“Integrity is an ongoing process, a dynamic happening over time that requires our ongoing attention. A medical colleague once said to her reclaiming his integrity reminded him of the moment before a concert when the concertmaster asks the oboist to sound an A. At first there is chaos and noise as all the parts of the orchestra try to align themselves with that note. But as each instrument moves closer and closer to it, the noise diminishes and when finally they all finally sound it together, there is a moment of rest, of homecoming. That is how it feels to me, the man said; I am always tuning my instrument. Somewhere deep inside there is sound that is mine alone and I struggle daily to hear it and tune my life to it. Sometimes there are people and situations that help me to hear my note more clearly; other times, people and situations make it harder for me to hear. A lot depends on my commitment to listening and my attention to stay coherent with this note. It is only when my life is tuned to my note that I can play life’s mysterious and holy music without tainting it with my own discordance, my own bitterness, resentment, agendas and fears”

Deep inside our integrity sings to us whether we are listening or not. It is a note that only we can hear. Eventually, when life makes us ready to listen, it will help us find our way home. 

Rachel Naomi Remen,M.D.(2000)  from ‘My Grandfather’s Blessing’ Riverhead Books, NY

Mid-March suggestion

  • Take some moments everyday to re-align yourself. If you have a smart phone there is a ‘meditate’ app that can be programmed to sound a Tibetan bowl, or you can simply use the alarm function on a regular phone. In either case it is about taking a pause.
  • Set yourself a time that is good for you and give yourself even a minute to close your eyes and use an exercise like this one which I have borrowed from Amanda Ridings.
  • Pull your spine up as you breathe in so you are sitting tall but not strained.
  • As you breath out loosen any tension in the front of your body and send a tap root out and down from you into earth below.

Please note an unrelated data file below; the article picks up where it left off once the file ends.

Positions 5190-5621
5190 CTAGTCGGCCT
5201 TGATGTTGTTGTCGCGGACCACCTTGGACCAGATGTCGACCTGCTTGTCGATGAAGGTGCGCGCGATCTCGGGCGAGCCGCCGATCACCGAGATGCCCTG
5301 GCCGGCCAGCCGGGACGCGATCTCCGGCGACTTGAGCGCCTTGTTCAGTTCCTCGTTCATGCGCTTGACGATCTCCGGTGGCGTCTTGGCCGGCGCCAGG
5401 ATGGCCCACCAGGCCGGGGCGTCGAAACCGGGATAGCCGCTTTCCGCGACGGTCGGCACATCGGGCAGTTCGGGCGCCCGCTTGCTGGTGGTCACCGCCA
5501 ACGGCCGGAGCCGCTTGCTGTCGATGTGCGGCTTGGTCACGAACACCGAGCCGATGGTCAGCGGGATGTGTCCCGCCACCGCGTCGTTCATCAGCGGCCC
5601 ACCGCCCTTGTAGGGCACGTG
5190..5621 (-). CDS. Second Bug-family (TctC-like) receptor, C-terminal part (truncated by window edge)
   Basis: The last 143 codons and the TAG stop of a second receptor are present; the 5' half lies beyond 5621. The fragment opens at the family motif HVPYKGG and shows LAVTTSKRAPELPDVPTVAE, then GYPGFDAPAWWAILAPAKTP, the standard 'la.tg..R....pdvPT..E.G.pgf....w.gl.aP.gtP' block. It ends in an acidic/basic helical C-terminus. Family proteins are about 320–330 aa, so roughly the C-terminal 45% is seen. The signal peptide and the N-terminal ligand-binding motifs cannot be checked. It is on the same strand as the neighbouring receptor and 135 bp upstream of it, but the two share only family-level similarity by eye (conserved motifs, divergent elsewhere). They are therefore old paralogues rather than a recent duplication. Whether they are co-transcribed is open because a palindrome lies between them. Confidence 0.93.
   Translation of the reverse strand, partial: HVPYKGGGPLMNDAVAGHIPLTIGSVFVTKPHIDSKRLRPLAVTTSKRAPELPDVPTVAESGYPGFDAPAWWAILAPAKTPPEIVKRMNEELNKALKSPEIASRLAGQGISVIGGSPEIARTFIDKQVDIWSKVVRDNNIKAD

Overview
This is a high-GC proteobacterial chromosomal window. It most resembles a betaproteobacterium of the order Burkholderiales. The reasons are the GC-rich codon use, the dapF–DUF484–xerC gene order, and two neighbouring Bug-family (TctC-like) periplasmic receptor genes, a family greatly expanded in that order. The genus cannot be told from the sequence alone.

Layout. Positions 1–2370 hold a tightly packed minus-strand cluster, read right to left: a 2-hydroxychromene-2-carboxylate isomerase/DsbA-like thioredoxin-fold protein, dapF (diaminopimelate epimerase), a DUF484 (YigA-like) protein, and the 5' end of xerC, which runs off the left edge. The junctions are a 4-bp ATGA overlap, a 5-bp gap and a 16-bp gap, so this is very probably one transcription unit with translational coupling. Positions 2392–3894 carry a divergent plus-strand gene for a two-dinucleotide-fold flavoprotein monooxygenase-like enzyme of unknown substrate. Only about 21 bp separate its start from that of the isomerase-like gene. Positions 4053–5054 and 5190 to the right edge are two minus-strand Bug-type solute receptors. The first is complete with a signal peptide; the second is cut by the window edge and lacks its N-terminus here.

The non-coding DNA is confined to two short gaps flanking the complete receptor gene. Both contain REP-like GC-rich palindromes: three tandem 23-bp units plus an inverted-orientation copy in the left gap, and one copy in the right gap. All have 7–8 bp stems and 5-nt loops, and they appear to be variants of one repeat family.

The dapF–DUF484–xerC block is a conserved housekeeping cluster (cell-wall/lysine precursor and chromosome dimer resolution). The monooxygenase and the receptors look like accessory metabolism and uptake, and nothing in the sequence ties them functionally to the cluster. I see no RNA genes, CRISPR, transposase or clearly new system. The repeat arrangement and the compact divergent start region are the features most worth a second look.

• Picture a little more space behind you, and then a little more space to your left, and a little more space to your right, a little more space below you  and finally a little more space above you. Ask yourself what would it be like if you had a little more of one particular quality you would like to see manifesting in your life. Relax your forehead, jaw, neck and shoulders. Get a sense of being balanced and centred.
  • Be still and listen and you might hear the note of this calm moment. Then return to your regular programme of activities.

Karyn Fletcher-Prentice

Views: 5366 |

Seeing the weeds for the concrete (posted by Mark Price)

I’m thinking about Karyn’s blog about ‘How to Save Your Life’ as I leave the house at what seems to be far too early a time for my liking. I’m walking of course – that’s not the issue but it’s such a miserable walk I think and I can’t be bothered to get my iPod and headphones out to a least cushion the drudgery. Bah, humbug!


My quickest route to Brighton station involves cutting up a stair well, through some low rise flats which have long since seen better days. The usual detritus of cigarette butts and empty Special Brew cans get blown across the car park, which the stair well opens out on to. And yet through the February gust of desolation, usually at a point of weakness, greenery battles its way through the concrete and fag ends – quietly and defiantly, like some form of resistance movement. In one corner the weeds have gained a stronghold – militantly, they’ve amassed a depth of presence over the last year or some, evidenced by last year’s growth, now gone to seed, as well as the newer leaves, urged on the mild weather.


It’s 7am and encouragingly light, for what is still technically winter and I pause at the top or the stairs, amazed at the sight of a pair of goldfinches feeding on the dead seed heads. Their bright beauty is almost painful and I hold my breath and cross fingers and toes, willing them not to fly off. For what can’t be more than 5 or 6 seconds I watch and allow myself the luxury of really looking: red and gold, black and white; beaks working with precision. And then in a sparkle the moment goes – they’ve seen me and I’m late for my train.


Dylan Thomas wrote of “the force the through the green fuse drives the flower” and this morning it’s a force that makes me stop and look. Really look. And as I continue my walk up to the station I feel my faith is restored – that no matter what, life does go on.


I mentioned this to my friend Jan, who’s been going through all sorts of ups and downs recently – she told me about learning to look, properly. The way she described it was the visual equivalent of slowly sucking on chocolate, so that the taste and texture stay with you for longer. And that lingering feeling (I can still picture the goldfinches) is the Universe’s way of saying “Have faith, trust me, all is well.”


And so that’s my tip – choose a moment (or let the moment choose you) and really look, and look again. Stay with looking and allow the colours and textures to seize the sense. And only then, when it’s finally melted, allow yourself to move on, your faith restored with the lingering sense.


Mark Price

Views: 6122 |